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Review of life cycle assessments of reuse systems for bottles

There is an increasing interest in reusable bottles as an alternative to single-use packaging from the perspective of assumed reduced littering, waste generation and environmental impacts. In the assessment of a possible shift from single use to reusable bottles, it is important to apply a systems perspective to avoid potential trade-offs between various impacts. Life cycle assessment (LCA) is commonly applied to assess the life cycle impacts of products, typically including the processes of raw material extraction, production, use phase as well as waste management of the products assessed. The goal of this study is to review LCAs of reuse systems for bottles as well as the current European practice in such reuse systems. A recent review of LCAs of reuse systems was applied as the point of departure and complemented by recently published LCA studies. The focus of the review was on methodological aspects and on empirical data for trip rates, i.e., the number of times that the bottle is used during its lifetime. In total, nine LCAs of reuse systems and four European reuse system actors were included in the review as well as some additional highly relevant reports on trip rates.

Several aspects were highlighted as important in the reviewed LCAs of reuse systems. These include the size and composition of beverage packaging, trip rate, transportation distance between retailers and manufacturers, as well as the modelling of end of life of packaging materials, including collection rates. It is important that all these aspects are considered, that the data applied for the compared systems are selected, and that the interpretation of the study results are made, in line with the study goal, which can be to e.g. to compare current or potential future reuse and recycling systems. For example, the collection rate of the packaging in the systems assessed, in turn affected by the type of collection system in place, is one important and sensitive parameter both for single-use and reusable beverage packaging. The reason for this is that the collection rate affects the recycling rate, trip rate and littering rate in the respective single-use and reuse systems. However, detailed discussions on various collection systems, their varying collection rates, or potentials for improving these systems are rarely provided in the reviewed studies. When different collection systems are applied for the compared reuse and single-use bottle systems (e.g. a deposit for reusable bottlesand a voluntary system for single-use bottles), different collection rates will typically occur. A direct comparison of the environmental impact for such systems might therefore be misleading unless the difference in collection rates between the systems are described and in line with the study goal. If the goal of a study is to compare potential future bottle systems, the collection systems applied should be carefully selected to ensure a comparison focusing on differences between the bottle systems (e.g. single-use bottles which are collected for material recycling and converted to raw material for new bottles, or reusable bottles which are collected for refilling), rather than on differences reflecting the underlying collection systems. This is especially important when there are no clear arguments for why the selected collection systems should be different for the bottle systems assessed. However, if the goal is to compare the impact of existing bottle systems, the collection systems applied for the respective bottle systems should be used. Nevertheless, important aspects, such as the collection systems applied for the compared systems, their related collection rates as well as their impact on the results should be acknowledged.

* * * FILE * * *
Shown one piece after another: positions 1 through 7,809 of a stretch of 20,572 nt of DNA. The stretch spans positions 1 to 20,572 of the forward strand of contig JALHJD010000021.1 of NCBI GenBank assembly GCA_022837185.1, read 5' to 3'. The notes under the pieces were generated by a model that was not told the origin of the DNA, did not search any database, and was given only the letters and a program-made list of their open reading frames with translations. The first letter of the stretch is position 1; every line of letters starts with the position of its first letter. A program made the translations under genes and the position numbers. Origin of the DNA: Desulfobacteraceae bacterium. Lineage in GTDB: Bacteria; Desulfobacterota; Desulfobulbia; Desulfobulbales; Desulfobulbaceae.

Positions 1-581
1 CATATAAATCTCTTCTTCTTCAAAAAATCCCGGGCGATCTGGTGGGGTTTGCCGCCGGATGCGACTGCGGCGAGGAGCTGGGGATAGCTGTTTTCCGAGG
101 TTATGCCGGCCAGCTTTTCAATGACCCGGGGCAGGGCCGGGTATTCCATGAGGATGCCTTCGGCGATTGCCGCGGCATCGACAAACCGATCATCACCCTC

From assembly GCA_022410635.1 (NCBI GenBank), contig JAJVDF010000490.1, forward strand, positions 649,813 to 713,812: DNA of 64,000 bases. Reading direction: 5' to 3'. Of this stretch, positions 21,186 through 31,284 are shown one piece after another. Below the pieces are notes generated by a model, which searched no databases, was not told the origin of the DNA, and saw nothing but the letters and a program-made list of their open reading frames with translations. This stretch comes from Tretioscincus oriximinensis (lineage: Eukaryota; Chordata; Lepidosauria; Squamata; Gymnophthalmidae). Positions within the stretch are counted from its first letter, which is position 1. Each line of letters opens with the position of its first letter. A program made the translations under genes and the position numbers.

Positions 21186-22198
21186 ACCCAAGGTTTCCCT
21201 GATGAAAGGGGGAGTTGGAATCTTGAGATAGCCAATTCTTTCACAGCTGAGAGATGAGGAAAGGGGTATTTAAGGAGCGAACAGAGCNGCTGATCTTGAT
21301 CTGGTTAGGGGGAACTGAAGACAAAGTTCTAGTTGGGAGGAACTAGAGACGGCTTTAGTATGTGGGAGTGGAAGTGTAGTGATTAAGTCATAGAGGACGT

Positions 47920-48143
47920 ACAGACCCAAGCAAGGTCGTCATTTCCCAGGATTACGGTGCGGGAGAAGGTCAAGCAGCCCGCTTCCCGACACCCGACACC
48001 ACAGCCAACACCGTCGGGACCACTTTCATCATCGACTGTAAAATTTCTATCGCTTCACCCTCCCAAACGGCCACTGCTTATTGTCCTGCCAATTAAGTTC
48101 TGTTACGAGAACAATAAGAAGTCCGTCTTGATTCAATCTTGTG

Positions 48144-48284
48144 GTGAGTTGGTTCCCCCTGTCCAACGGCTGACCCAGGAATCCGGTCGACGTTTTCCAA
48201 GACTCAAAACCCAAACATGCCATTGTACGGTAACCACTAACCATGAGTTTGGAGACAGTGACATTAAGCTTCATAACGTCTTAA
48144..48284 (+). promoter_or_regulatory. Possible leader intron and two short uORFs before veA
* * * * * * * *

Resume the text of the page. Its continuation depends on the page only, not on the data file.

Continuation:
Other important aspects such as social and economic ones were also identified in the reviewed studies. Littering, which commonly is highlighted as an issue related to single-use plastic products, were only assessed in one of the reviewed studies. This literature review is non-exhaustive but provides an overview of recently published LCAs of reuse systems for bottles. The results from this study can provide recommendations to LCA practitioners in conducting future LCAs of reuse systems for bottles to be compared to single-used bottles, as well as to beverage packaging actors, such as reuse system actors.



Astrid Lye Moum
Sander Nørsterud